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Syrian Doctors appeal to President Barack Obama to End Bombings, Sieges in Aleppo

While commending Russia's willingness to consider a three-hour pause in military action in Aleppo, the U.S. supports the U.N.'s call for a long-term cease-fire

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FILE - A medic inspects the damage inside Anadan Hospital, sponsored by Union of Medical Care and Relief Organizations, after it was hit by an airstrike in the rebel-held city of Anadan, northern Aleppo province, Syria, July 31, 2016.

August 11, 2016: Aleppo, the second-largest city in Syria, where the civil war broke out in the county five years ago and remains caught in the battle for control between rebels and pro-government forces. As the fighting has included numerous attacks on medical facilities, a group of Syrian doctors sent a letter to U.S. President Barack Obama describing the devastation and pleading for action to stop attacks against civilians. The doctors are quite afraid that the attack on medical facilities will wipe out medical services in Aleppo in a month if they continue at the same rate.

“What pains us most, as doctors, is choosing who will live and who will die. Young children are sometimes brought into our emergency rooms so badly injured that we have to prioritise those with better chances, or simply don’t have the equipment to help them.”

In Washington, State Department spokeswoman Elizabeth Trudeau said attacks against civilians must stop.

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“The United States has repeatedly condemned the indiscriminate bombing of medical facilities by the Assad regime in Aleppo and elsewhere in Syria. The attacks, I think, as illustrated in this letter are appalling. They must cease,” Trudeau said Thursday during the daily briefing.

Sieges in Aleppo left many people in need of food and medical aid. The United Nations has tried coordinated deliveries but has been hindered by ongoing violence.

FILE – In this photo released by the Syrian official news agency SANA, Syrian citizens and firefighters gather where a rocket hit the Dubeet hospital in the central neighbourhood of Muhafaza in Aleppo, Syria, May 3, 2016.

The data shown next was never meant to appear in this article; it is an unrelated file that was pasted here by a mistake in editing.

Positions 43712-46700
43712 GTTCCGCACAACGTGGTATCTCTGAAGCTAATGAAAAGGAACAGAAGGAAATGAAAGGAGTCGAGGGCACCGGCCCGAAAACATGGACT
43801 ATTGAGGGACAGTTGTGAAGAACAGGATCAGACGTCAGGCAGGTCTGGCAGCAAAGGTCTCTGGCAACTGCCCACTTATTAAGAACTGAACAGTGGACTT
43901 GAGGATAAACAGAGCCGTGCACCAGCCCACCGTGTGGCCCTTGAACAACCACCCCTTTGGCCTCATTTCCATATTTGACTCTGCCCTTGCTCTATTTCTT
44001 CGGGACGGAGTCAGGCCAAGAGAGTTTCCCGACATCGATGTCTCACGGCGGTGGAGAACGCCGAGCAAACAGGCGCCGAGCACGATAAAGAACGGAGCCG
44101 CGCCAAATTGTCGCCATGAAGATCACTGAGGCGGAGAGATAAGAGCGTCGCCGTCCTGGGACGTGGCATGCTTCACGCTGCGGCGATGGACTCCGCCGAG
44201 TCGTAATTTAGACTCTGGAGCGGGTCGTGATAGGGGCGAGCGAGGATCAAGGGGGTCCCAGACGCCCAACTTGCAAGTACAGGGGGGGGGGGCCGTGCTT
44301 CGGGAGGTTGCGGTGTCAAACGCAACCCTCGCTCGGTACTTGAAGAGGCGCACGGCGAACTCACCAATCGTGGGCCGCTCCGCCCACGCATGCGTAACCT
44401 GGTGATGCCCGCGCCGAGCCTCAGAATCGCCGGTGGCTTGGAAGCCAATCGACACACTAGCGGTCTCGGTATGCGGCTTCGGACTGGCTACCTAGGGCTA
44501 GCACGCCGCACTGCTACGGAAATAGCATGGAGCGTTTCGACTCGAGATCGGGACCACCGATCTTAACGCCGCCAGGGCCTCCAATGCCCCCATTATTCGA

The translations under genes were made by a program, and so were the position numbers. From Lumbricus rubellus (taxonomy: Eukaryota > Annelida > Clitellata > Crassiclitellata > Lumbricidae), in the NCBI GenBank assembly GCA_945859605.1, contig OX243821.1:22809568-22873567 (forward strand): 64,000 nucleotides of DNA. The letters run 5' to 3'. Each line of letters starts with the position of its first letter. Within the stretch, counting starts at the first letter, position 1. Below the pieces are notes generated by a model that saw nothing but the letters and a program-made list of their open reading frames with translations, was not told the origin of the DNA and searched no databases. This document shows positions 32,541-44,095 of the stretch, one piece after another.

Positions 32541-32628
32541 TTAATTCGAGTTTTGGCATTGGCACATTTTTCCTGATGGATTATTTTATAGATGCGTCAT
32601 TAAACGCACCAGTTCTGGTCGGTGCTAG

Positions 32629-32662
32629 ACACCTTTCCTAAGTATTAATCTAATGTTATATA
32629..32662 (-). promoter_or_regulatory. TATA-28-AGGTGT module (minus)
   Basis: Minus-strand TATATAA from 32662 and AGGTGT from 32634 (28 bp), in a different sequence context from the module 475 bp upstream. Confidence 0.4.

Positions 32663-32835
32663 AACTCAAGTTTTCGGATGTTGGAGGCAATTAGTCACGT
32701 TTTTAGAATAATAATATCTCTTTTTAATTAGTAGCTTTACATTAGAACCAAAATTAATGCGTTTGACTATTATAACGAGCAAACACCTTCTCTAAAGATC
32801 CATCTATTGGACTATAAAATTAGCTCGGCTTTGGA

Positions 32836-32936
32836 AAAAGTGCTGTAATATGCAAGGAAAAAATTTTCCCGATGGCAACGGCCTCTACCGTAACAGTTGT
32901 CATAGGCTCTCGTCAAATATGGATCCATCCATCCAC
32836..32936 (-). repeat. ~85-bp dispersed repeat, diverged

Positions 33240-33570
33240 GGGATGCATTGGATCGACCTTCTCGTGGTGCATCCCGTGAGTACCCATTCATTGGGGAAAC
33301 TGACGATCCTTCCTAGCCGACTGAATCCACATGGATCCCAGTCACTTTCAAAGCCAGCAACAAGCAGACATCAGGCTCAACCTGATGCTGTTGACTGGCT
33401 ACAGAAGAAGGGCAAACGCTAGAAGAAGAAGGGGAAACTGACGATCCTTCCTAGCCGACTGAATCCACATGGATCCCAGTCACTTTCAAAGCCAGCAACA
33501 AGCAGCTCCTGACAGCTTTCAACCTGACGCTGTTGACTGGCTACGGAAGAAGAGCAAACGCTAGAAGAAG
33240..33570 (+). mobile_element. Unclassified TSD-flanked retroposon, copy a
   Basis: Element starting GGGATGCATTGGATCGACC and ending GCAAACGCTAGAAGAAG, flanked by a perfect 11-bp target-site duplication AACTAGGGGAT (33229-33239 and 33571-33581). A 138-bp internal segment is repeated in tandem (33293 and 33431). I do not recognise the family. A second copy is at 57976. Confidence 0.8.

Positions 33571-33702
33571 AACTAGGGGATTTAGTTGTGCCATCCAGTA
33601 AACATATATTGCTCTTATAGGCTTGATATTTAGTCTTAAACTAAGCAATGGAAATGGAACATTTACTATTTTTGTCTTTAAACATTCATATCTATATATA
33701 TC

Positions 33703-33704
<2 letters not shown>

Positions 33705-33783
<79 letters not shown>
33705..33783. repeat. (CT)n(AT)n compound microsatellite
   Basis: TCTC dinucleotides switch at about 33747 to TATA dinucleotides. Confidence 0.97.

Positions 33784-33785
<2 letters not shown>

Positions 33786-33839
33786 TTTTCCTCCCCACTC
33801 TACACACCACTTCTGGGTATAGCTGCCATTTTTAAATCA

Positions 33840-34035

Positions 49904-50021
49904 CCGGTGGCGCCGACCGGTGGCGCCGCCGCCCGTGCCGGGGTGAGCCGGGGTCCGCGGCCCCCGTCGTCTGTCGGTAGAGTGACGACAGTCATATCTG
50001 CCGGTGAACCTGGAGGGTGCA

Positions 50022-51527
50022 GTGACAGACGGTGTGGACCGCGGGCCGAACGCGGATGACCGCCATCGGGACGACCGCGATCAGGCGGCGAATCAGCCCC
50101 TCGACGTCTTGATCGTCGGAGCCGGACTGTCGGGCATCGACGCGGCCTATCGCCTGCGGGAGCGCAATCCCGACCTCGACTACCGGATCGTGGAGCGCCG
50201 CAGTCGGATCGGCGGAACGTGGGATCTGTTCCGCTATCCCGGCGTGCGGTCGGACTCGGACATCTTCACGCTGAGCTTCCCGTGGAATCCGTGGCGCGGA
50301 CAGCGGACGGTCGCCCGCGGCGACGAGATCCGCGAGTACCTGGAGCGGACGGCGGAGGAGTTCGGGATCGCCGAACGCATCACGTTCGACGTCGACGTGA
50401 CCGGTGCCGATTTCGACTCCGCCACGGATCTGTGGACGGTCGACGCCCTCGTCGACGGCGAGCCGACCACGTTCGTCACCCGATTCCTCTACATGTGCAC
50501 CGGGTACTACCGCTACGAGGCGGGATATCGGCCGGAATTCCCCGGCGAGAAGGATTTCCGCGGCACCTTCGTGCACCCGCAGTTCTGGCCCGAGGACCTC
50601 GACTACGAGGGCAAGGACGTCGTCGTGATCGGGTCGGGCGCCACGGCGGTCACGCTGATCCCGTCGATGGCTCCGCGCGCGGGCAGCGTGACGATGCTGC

The U.S. is working with the U.N. and others, including Russia, to “find a diplomatic approach to reducing the violence in a sustainable way, and allow unimpeded lifesaving humanitarian access into places like Aleppo,” according to Trudeau.

While commending Russia’s willingness to consider a three-hour pause in military action in Aleppo, the U.S. supports the U.N.’s call for a long-term cease-fire.

“Any pause is good, anything that cuts the violence,” said Trudeau, adding “the U.N. has come out and they’ve said that the three hours are not enough” and Washington supports the U.N. on this.

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Attempts at U.N.-led peace talks, which included efforts by the United States and Russia to coordinate Syria’s warring sides, have also been unsuccessful.

“For five years, we have face death from above on a daily basis. But now we face death from all around,” the doctors wrote. “For five years, the world has stood by and remarked how ‘complicated’ Syria is while doing little to protect us.”

The doctors said they do not need tears, sympathy or prayers, but to be free from bombings and international action to prevent any future sieges. (VOA)

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Americans Tend to Rely on Social Media for News which is often Unreliable: Report

Those who rely on social media and peers for news, on the other hand, don't see those platforms as reliable yet still choose to get their news from these sources